I always feel like I am in a confessional when I write my reflective summary. For those of you who read these, my apologies in advance! This week, I felt like I was traversing a huge cultural divide between what I believe about information and knowledge and the practices that occur in many school districts. We have tremendous power as educators to change our world for the better and yet there is a parochialism that is so invasive within the system which undermines the free exchange of information and the development of collaboration which has the potential to create new channels of understanding.
I believe more than anything else, this stifles human growth and keeps information in a very few hands rather than distributed in collaborative environments where change is truly possible. I do not believe information should be a commodity.
On a more micro level, this week, I had some difficulty building bridges between the information I am working on for ILT5340. I do not know if it was just me or if others experienced this week the same way I did. The daily creates felt disjointed from the readings for the first time in the course. I spent a lot of time thinking them through and working out the technical details. In particular the plotagon was time consuming. I felt the outcome was worth it simply because it is something I can use with my students and which is very engaging. The video was easier to produce--but if I had to be honest, my children probably got more out of that experience than I did as they acted as my camera operators and technical support. In retrospect, I would have used them as actors and done more of the technical work myself.
These activities felt a bit disjointed from the required readings WHICH I LOVED! As a former homeschooler and someone who supports alternative education, the whole notion of DIY completely resonated with me. I have watched so much of the backlash against the DIY movement play out as the professionals clamor to hold tightly to their proprietary knowledge. The collaborative nature of building understanding through communities of practice is something that just rings so true to me and frankly, is something we should embrace across fields. We need to build bridges and create on ramps for participation in these communities. On this level, I was able to create some continuity between my own belief and practice.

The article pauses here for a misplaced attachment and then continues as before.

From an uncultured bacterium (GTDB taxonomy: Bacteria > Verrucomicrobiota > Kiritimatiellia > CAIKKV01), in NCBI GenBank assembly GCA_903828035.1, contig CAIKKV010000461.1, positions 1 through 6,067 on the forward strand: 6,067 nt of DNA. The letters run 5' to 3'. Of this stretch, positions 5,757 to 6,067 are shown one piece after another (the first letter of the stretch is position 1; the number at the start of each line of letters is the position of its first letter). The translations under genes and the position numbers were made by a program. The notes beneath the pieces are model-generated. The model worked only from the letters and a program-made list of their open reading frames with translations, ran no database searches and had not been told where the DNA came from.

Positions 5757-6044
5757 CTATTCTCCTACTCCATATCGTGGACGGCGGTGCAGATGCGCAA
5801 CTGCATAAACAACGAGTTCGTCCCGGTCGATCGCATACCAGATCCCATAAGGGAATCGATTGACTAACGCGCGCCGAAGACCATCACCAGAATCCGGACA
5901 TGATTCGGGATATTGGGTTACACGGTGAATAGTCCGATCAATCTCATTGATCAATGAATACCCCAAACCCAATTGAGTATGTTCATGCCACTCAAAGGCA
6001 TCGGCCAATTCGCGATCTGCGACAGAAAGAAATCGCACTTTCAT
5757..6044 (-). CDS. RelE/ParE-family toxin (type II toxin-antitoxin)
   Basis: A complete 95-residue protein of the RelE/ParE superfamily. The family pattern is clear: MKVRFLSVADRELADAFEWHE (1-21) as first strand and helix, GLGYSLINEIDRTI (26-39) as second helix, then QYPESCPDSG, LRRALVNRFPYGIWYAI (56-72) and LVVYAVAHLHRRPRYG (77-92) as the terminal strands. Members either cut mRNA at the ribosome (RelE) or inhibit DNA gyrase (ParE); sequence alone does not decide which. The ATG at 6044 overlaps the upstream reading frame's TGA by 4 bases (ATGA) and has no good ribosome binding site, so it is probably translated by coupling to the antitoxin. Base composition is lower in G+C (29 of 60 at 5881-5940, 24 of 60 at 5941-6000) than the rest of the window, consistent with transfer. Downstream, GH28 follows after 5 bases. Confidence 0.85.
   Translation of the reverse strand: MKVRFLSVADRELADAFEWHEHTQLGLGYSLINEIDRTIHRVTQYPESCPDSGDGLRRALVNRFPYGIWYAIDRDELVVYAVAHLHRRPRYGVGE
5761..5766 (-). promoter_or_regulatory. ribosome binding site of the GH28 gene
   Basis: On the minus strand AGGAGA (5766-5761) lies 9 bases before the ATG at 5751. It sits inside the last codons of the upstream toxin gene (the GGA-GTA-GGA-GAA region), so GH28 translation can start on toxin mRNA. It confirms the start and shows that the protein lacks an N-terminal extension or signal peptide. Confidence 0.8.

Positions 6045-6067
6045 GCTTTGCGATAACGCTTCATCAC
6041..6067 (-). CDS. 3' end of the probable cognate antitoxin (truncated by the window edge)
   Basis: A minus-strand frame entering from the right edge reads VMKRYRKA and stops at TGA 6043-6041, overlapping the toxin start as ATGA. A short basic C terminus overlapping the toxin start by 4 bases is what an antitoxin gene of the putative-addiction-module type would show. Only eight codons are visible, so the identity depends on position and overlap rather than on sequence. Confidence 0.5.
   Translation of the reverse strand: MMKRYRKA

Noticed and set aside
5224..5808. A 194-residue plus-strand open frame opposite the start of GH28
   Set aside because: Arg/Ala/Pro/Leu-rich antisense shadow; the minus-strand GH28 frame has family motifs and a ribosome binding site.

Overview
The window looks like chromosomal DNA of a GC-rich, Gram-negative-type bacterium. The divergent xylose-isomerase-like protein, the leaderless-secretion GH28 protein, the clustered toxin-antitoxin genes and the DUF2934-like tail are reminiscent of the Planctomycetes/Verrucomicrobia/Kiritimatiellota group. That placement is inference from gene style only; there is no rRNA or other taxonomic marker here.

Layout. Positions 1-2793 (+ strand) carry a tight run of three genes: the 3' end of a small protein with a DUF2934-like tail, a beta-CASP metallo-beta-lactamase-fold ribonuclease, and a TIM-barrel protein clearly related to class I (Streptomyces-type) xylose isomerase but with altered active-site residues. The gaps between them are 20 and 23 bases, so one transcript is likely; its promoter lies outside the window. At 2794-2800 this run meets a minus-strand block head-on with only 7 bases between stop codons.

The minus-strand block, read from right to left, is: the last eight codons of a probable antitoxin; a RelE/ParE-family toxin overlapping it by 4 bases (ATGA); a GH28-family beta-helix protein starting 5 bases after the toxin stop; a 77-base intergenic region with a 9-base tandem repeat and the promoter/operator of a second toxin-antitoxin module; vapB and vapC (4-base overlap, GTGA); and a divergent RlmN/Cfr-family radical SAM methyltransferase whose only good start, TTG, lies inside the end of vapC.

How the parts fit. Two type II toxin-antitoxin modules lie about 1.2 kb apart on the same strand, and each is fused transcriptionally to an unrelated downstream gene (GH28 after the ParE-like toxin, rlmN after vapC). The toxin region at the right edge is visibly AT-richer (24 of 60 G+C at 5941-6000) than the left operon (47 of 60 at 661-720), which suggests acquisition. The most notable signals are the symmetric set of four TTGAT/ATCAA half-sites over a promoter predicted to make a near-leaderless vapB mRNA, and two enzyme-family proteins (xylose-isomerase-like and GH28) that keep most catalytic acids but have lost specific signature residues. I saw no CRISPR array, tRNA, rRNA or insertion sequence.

I spent a good time this week on an outside reading, The Story Factor by Annette Simmons. I was struck by a particular quote: "People don't want more information. They are up to their eyeball in information. They want faith...Faith needs a story to sustain it - a meaningful story that inspires belief in you and renews hope that your ideas indeed offer what you promise...Story is your path to creating faith. Telling a meaningful story means inspiring your listeners...to reach the same conclusions you have reached and decide for themselves to believe what you say and do what you want them to do. People value their own conclusions more highly than yours. They will only have faith in a story that has become real for them personally. Once people make your story, their story, you have tapped into the powerful force of faith. Future influence will require very little follow-up energy from you and may even expand as people recall and retell your story to others."
I have been thinking about how true this is in the digital stories I have chosen to review. Ultimately, I am drawn to those very human stories which dig into issues of empathy. These stories are high impact and they do create faith--faith in humanity, in the ability to change, in the power that is inherent in taking risks. The vast majority of making meaning for me grew out of this outside reading this week.
Where I think I fell short was in building cognitive bridges for myself between the activities and the information in the course this week. I wish I could have done this better. I don't usually struggle with this quite as much as I did this week.